John was persuaded to come to UT in 1958 where he was appointed professor of zoology, a position held until 1978, when he retired as professor emeritus. John’s studies continued to focus on chromosomes and chromosome structure and their relation to cancer. He soon acquired a Siemens Electron Microscope, the first at the University. Robert W. Riess became John’s assistant, who maintained the instrument and trained graduate students and research personnel in its use for many years.
The instrument not only greatly enhanced John’s chromosomal studies but John’s generous nature led to its use by many others in microbiology, chemistry and biochemistry, and in biomedical engineering. Robert Riess remarks that in the mid-1960s the microscope was often used literally twenty-four hours a day.
The scope of John’s electron microscope studies is remarkable. They ranged from studies of mitosis to correlations of chromosomal abnormalities with disease states other than cancer in humans and insects to studies of the movement of chromosomes and related organelles, such as centrioles.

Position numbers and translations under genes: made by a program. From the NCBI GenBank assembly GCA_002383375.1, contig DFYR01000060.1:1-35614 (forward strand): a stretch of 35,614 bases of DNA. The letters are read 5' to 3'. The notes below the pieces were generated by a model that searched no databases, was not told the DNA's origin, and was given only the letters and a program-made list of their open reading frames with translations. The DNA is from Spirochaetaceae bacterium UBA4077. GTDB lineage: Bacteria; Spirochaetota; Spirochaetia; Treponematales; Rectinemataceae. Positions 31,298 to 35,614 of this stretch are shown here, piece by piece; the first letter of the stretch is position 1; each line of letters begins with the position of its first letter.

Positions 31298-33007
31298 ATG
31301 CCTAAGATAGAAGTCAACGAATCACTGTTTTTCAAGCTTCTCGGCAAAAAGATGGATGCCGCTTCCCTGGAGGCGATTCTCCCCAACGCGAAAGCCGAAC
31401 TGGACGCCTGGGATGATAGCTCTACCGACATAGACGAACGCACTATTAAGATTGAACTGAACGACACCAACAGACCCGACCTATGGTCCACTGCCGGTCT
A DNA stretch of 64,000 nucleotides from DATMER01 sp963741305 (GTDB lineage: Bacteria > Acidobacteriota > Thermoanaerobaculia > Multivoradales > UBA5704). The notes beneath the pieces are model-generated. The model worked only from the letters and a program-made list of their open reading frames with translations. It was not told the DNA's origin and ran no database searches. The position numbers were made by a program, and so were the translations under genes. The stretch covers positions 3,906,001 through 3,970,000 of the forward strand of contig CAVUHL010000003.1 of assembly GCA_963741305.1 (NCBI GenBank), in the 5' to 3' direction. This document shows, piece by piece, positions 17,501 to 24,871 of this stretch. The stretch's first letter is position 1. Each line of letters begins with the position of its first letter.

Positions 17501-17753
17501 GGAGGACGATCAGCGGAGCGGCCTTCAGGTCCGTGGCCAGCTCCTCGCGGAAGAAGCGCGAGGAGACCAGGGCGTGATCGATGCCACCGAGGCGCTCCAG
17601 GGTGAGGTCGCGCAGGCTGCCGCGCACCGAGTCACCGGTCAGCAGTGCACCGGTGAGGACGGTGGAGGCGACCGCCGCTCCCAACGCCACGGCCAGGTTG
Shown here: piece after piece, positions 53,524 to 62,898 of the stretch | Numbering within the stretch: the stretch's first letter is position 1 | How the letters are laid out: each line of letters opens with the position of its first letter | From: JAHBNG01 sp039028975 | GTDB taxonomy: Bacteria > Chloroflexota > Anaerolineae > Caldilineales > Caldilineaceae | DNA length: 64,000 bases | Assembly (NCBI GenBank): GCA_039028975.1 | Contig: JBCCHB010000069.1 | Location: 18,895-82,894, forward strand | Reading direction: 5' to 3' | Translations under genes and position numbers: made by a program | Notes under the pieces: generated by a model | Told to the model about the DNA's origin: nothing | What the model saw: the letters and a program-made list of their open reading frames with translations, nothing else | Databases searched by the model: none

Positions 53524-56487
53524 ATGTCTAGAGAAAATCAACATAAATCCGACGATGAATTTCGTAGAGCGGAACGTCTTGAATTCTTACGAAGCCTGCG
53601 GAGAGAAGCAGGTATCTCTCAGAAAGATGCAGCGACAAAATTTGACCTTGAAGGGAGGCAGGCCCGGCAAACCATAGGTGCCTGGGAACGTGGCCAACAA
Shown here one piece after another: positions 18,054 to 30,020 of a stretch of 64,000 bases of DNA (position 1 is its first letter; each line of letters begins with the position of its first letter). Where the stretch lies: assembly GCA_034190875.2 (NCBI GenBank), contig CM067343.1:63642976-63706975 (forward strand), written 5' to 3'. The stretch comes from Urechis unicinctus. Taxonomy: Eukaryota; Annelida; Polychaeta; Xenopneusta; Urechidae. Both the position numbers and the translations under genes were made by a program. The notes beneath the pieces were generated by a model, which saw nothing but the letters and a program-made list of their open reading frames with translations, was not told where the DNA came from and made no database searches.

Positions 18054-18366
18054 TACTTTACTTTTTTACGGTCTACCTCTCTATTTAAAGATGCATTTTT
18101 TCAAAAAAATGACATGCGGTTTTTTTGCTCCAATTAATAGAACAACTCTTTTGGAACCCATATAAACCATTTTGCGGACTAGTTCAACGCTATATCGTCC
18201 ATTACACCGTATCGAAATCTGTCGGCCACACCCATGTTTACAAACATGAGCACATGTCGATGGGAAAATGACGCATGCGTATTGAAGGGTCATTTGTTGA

John was informal but enthusiastic, relaxed, and generous in his training of graduate students. This approach is illustrated by the story of one student (Robert Blystone) about his introduction to “the professor.” He (Blystone) was working with the help of two Biesele graduate students (but without permission) with John’s precious electron microscope. When John’s assistant, Bob Riess, became aware of this, he called in Dr. Biesele who came immediately to remonstrate. But then after asking Blystone about his project, which had to do with Daphnia hemoglobin, Dr. Biesele soon suggested ways to achieve useful results. Shortly thereafter, Blystone became a Ph.D. student in the Biesele laboratory.
Bob Blystone recalls that John had an interesting perspective on what he called “reserved judgment.” Bob comments: